I have been studying the doctrine of the holy Trinity now for some time.  I love the doctrine!  It is amazing how Scripture opens up when you begin to study the nature of God.  Fred Sanders is correct, “The trinity changes everything.”  The holy Trinity changes our understanding of love, creation, humanity, order, prayer, worship, and salvation.  Without the Trinity, these doctrines become confusing and twisted.

In my studies, I have been reading books from the Oneness camps to see where they are coming from.  I have listened to many hours of lectures and sermons from Oneness Pentecostals.  Some of the sermons were just normal sermons while most of them I tried to pick that focused on my studies.  I will not, for the sake of time, try to dive into the Oneness views regarding their view of God.  It is suffice to say that Oneness Pentecostals are “Jesus only” meaning that, in the words of one of their preachers, “Jesus is everything.”  In Oneness Pentecostalism, Jesus is the Father, Jesus is the Son, Jesus is the Holy Spirit.  There is more to it than just that but they hold that Jesus is God and that there is only one God and thus Jesus is the only person of the Godhead and He alone is all three modes or manifestations of God that we read in the Bible.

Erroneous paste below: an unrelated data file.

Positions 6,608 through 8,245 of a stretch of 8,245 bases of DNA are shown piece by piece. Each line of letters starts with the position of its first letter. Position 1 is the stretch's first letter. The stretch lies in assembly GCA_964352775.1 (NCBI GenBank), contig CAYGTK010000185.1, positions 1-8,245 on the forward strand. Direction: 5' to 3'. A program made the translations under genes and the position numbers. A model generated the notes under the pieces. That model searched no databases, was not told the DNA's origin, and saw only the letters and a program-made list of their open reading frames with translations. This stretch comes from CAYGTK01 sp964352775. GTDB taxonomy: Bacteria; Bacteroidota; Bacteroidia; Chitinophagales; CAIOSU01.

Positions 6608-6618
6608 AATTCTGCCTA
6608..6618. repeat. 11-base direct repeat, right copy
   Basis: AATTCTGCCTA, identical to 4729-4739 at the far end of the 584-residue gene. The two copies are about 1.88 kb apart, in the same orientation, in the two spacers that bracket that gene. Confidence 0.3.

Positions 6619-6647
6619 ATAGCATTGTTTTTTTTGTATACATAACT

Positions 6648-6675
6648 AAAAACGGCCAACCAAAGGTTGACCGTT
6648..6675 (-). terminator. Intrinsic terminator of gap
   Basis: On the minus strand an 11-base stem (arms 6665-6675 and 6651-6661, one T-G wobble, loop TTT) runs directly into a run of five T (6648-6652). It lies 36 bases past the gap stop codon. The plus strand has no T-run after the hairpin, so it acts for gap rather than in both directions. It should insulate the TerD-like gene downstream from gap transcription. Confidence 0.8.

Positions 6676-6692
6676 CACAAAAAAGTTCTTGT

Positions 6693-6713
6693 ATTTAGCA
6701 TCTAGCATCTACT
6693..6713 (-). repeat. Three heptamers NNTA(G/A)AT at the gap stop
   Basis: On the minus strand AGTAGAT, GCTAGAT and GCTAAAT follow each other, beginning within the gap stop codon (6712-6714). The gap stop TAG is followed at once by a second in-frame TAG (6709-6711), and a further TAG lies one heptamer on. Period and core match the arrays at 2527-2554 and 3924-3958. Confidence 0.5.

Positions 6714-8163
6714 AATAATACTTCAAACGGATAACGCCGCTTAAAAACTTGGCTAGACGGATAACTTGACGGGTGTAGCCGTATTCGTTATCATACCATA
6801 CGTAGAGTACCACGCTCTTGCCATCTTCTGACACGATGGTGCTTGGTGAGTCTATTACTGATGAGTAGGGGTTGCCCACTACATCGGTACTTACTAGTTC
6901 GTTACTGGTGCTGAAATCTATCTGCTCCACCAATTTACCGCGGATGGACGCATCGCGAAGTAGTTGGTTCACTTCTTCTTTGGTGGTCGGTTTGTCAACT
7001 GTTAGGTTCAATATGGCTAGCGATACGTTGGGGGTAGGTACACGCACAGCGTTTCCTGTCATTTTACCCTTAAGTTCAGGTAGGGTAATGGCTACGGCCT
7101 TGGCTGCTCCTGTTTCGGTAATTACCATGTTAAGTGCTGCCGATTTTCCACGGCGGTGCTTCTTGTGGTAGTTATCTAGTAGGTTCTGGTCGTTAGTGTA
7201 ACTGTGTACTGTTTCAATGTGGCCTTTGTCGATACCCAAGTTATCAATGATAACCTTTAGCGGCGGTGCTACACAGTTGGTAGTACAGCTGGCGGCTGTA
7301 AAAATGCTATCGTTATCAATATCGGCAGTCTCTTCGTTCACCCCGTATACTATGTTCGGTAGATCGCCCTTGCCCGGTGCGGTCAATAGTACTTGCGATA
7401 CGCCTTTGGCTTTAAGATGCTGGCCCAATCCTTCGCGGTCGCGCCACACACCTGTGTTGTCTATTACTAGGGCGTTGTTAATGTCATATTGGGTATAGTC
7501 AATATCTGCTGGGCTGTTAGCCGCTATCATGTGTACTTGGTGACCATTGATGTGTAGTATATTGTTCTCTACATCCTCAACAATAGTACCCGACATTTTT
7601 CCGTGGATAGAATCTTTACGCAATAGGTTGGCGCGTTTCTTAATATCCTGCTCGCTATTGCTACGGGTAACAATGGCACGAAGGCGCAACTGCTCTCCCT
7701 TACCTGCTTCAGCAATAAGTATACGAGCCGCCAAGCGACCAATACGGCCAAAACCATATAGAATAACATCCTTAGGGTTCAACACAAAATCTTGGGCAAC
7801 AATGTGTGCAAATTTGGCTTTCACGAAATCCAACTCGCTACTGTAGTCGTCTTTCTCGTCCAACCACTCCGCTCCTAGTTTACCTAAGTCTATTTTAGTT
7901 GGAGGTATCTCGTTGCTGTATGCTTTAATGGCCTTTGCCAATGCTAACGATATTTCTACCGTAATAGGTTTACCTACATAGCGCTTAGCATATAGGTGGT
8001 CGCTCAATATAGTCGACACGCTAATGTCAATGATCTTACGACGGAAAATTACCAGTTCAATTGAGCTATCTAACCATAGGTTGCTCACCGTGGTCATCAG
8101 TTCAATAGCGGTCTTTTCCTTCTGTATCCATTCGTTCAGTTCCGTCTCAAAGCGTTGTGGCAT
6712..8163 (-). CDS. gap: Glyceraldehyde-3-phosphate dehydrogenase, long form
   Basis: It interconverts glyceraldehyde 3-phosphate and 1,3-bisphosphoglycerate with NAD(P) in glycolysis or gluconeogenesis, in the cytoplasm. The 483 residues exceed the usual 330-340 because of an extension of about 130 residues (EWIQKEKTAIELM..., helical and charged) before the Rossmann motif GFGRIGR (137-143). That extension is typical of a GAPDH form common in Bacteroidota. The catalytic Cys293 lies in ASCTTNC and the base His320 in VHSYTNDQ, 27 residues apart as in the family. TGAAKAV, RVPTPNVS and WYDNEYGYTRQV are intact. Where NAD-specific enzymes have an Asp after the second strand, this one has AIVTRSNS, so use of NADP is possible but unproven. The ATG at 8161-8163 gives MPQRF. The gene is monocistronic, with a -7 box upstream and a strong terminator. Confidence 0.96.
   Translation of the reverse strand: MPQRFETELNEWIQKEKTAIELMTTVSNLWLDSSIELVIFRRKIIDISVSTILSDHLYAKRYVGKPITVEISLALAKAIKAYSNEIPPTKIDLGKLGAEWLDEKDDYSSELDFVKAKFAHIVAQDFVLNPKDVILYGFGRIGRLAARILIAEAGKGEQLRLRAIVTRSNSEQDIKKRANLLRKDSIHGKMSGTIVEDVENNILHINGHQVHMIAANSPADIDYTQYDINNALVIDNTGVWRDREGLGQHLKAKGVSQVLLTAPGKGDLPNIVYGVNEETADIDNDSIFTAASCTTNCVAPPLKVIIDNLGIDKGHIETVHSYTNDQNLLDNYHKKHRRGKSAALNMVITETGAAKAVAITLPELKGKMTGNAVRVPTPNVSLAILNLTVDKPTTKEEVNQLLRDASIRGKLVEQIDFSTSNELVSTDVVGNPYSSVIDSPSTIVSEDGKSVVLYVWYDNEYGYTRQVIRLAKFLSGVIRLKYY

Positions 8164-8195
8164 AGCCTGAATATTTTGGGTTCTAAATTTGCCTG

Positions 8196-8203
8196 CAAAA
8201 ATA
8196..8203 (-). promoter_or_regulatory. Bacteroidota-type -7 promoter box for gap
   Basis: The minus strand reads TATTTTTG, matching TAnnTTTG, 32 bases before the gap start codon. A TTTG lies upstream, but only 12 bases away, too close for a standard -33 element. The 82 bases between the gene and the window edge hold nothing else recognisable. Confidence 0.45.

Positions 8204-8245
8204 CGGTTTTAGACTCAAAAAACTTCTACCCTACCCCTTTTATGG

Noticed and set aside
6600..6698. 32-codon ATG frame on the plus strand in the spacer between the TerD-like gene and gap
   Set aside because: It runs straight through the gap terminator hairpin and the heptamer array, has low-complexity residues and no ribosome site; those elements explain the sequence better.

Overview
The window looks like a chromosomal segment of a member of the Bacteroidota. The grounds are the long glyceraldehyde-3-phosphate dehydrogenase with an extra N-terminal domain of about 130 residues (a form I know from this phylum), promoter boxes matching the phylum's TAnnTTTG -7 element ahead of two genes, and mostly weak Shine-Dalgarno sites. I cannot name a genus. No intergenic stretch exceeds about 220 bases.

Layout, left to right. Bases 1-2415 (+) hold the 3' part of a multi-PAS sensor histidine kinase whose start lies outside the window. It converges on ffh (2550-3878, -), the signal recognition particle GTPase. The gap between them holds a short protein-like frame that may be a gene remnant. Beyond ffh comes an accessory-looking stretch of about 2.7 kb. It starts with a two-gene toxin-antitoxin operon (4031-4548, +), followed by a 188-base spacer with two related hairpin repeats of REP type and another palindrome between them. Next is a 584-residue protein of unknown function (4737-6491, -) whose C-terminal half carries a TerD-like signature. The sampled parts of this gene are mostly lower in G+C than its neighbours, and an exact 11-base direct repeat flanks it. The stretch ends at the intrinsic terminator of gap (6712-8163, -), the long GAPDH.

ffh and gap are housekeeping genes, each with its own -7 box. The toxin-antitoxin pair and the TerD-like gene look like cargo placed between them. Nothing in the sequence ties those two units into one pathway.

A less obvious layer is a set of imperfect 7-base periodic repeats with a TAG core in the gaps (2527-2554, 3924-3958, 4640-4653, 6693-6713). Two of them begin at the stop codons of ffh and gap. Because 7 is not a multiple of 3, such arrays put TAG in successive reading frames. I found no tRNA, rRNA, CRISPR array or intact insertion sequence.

What is the draw then to Oneness Pentecostalism?  I think the appeal is the same as the draw to Trinitarian Pentecostalism in many ways.  First, there is the focus on experience.  Oneness Pentecostalism is very emotional.  The worship is dramatic.  People often shake, dance, run, lift their hands, speak in tongues, etc. in their worship services.  The God of Oneness churches is a very personal God who wants to interact with his people.

Secondly, the preaching is more dramatic than the average evangelical sermon.  While I enjoy a good expository sermon, I detest a lifeless one.  I want a preacher who preaches with passion the truth of God with sound exegesis.  However, the average evangelical pulpit is often shallow and lifeless.  Not so with many Oneness Pentecostal churches.  They preach with power (anointing they would say).  While their message is often shallow and not based on exegesis, they preach with conviction and shouting and fire that is often missing in evangelical churches.